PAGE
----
Seeking E-lec-tricity.

The cover of my favourite book on Electricity

I slipped over to Dilton Marsh to pick up a take-away. It was merely some stir-fried vegetables for my wife, and a curry for myself, no chips this time, just a portion of boiled rice, we were being good. the ride was a nice pootle, waves of showery rain were sweeping in but I had my Millets camo mac on and I was feeling pretty comfortable. Turning off the main road towards Dilton I heard a tremendously loud buzzing and thought maybe a bee had got into the hood of my coat. I pulled over and was amazed to find that the buzzing and fizzing was coming from a nearby pylon. The rain was reacting strangely with the electricity, having stopped I could smell something weird and metallic on the air, a bit ozone-ish. Oblivious to the pitter-patter of fat raindrops on my helmet, I stood astride my bike in the layby and my mind drifted back eleven years to another ride I made regularly between Chippenham and Hilmarton. I used to cycle home via Lyneham and Dauntsey on the winding back roads. One rainy day I was pushing the cranks into a mild headwind, my eyes fixed on a point on the rolling tarmac two metres ahead of my front wheel as the misty rain permeated the air. All of a sudden I felt an intense physical pressure on the top of my head, as if someone had pushed my head down. The air was making that crackling, fizzing sound redolent with the whiff of ozone. Looking up I realised I had just ridden under a powercable hanging over the road. I spent the next five minutes riding under it again and again, repeatedly feeling the strange pressure on my head before I became a bit wary of what it might be doing to my personal electromagnetic field. I continued on my journey and very soon the looming problem of the narrow, hairpin climb into Bradenstoke over subsiding tarmac pushed the recent eltromagnetic bath out of my mind. I’ve ridden under a fair few powercables since in all kinds of weather but have never again felt that curious pressure. Hearing that fizzing today brought it all back. Those are pretty powerful forces in those wires, especially when it rains. Back to the present day, that line of pylons runs parallel to the road to Dilton, as I rode beside the line it was apparent that it was just that one Pylon making the noise.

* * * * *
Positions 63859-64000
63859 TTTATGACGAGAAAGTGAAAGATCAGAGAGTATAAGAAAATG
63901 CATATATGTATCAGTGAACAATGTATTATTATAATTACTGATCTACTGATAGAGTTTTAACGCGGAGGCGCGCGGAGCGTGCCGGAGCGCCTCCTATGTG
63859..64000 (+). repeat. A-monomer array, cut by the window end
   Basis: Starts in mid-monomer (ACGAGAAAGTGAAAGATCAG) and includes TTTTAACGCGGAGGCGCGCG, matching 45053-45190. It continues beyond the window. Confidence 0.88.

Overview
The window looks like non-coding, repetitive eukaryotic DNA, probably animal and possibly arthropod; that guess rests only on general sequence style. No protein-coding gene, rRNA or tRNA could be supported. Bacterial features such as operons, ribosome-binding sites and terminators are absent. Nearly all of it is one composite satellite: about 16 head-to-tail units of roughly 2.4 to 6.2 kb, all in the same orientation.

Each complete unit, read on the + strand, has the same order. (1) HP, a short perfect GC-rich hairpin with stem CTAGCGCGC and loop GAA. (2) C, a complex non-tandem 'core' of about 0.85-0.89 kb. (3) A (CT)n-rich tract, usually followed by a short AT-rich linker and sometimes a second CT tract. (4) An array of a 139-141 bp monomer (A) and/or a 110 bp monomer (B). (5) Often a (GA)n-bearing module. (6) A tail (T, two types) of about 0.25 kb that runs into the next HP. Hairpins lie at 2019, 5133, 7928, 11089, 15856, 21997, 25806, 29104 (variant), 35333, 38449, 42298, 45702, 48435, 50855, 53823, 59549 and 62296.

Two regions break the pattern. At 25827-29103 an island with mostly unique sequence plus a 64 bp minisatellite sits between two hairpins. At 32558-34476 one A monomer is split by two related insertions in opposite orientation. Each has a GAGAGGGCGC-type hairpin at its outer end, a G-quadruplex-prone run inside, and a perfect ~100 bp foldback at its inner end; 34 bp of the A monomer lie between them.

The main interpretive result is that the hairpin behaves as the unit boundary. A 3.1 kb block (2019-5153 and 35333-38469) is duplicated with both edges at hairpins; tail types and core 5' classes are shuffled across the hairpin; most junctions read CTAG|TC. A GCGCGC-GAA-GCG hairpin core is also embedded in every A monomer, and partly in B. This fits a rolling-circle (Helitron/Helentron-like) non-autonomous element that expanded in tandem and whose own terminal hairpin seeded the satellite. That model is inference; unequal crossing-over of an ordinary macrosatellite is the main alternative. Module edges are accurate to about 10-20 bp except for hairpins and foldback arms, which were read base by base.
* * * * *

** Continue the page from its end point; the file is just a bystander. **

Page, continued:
By the time I was on the return journey, my Hi-Viz vest stuffed with leaking plastic tubs of tuck, the rain had stopped and so had the fizzing.

Apparently my first word as a baby was ‘Pylon’, this was because as my dad drove me through the Cumbrian countryside, he would intone ‘pylon, pylon, pylon, pylon’ as we passed each steel-framed colossus. I’ve always been fascinated by them, I don’t know what it is, the size, the fact that they don’t blend in at all, all that negative space…

Post title from Electricity by Captain Beefheart.

Singin through you to me
Thunderbolts caught easily
Shouts the truth peacefully

High voltage man kisses night to bring the light to those who need to hide their shadow deed
Go into bright find the light and know that friends don’t mind just how you grow

Midnight cowboy stained in black reads dark roads without a map
To free-seeking electricity (repeat) (Repeat both lines)

Lighthouse beacon straight ahead straight ahead across black seas to bring
Seeking electricity

High voltage man kisses night to bring the light to those who need to hide their shadow-deed hide their shadow-deed (repeat)
Seek electricity………..

I like it, it’s a travelling song and it uses a theramin.

Published in: on June 21, 2007 at 9:24 pm  Leave a Comment  

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